Litigation is filled with discovery, the process of obtaining information from the opposing party and/or third-parties that may possess information pertaining to the opposing party. Most people understand that when they initiate a lawsuit, or are sued, they have a right to propound discovery. However, some people are shocked that information can be obtained from third-parties. So how do you get the information from third-parties? How do you fight that information from being disclosed? This article will give a general overview of a deposition subpoena for business records, and the proper motion to fight a subpoena that has been served.
What is a Deposition Subpoena for Business Records?
First things, first, a deposition subpoena is the other party’s attempt to get information about you from a third party. The third party can be your employer, bank, or even credit applications for your car/credit card/apartment, etc. There are a number of third parties that possess information that may be directly relevant to the claims made in the lawsuit.
So, how do you properly propound a deposition subpoena for business records? First, you want to review and make you sure you abide by the law governing deposition subpoenas. For the sake of this article, let’s assume you have read and understood the law. The first thing you need to do after reading the law is to prepare the subpoena. Make sure each and every part of the form is filled out. In addition, most attorneys use “Attachment 3” which is a full description of the documents you are requesting from the third-party. This is simply a separate sheet of paper labeled “Attachment 3” with a thorough description of the documents.
Next, you will want to prepare a notice to consumer. When you are requesting documents from a third party you MUST serve a notice to consumer on the person who the documents pertain. Once you have completed this form, you MUST serve it on the consumer at least five days prior to the service of the subpoena on the third party. Additionally, if you are serving by mail there is another five days, for a total of ten days if served by mail. This step is VITAL to the procedure relating to subpoenas. I have argued and won motions to quash subpoenas for violation of this procedure a number of times. Sometimes the third party will reject the subpoena if not served with the notice to consumer, but do not leave it up to the third party to reject. You should take a proactive approach, which is discussed below.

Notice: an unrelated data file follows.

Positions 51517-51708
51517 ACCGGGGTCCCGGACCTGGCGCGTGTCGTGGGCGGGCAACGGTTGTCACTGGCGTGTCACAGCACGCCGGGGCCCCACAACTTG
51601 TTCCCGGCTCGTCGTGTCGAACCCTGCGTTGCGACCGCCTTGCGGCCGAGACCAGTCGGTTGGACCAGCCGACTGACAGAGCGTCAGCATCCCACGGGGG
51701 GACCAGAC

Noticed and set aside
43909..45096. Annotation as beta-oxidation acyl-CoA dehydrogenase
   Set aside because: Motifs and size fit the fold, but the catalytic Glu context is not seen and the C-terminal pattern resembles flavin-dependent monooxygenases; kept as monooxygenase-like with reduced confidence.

Finally, once you have prepared the subpoena, served the subpoena AND the notice to consumer on the party to whom the documents relate, you can serve the subpoena on the third party. Once service is rendered, it is up to the opposing party to object to the subpoena or allow the production to take place.
How Do You Fight a Subpoena?
The best way to prevent a third party from producing requested documents is to file a motion to quash, which is a motion filed with the court that states why the production should not be allowed. This motion must be filed ten days prior to the date of production called for in the subpoena.
A motion to quash may be based on a number of different grounds. It could be that the procedure was incorrect. As stated above, if no notice to consumer was served that is a ground to quash the subpoena. Another argument for a motion to quash, is that the information sought would violate the party’s privacy rights or privacy rights of a third person. Many people believe that once you file a lawsuit that your entire life is open for discovery. However, this is not true. A party only waives its privacy rights for discovery that is directly relevant to the plaintiff’s claims and essential to a fair resolution of the lawsuit. Vinson v. superior Court, (1987) 43 Cal.3d 833, 842. A final argument to quash a subpoena would be that the information sought would violate a privilege. The privilege could be the attorney client privilege, the doctor patient privilege (if it is not a medical claim), etc. This is not an exhaustive list of objections to a subpoena, but it is a good start.
When you are involved in a lawsuit be prepared, but do not be scared, to be served a deposition subpoena for business records. It is a normal avenue to obtain information regarding the claims set forth, or the defenses alleged. There are procedural steps each party must abide by when propounding a subpoena and when filing a motion to quash. The discussion in this article is very general and does not begin to touch the iceberg that is under the water’s surface. If you have been served with a subpoena, or believe that serving a subpoena will be beneficial in your case, then please contact an attorney to discuss the matter.
All information provided in this article is for educational purposes only, and does not constitute legal advice. Each situation is dependent on the specific facts and must be evaluated on a case-by-case basis. If you’d like to discuss the specifics of your situation, please call our office at (213) 784-3640.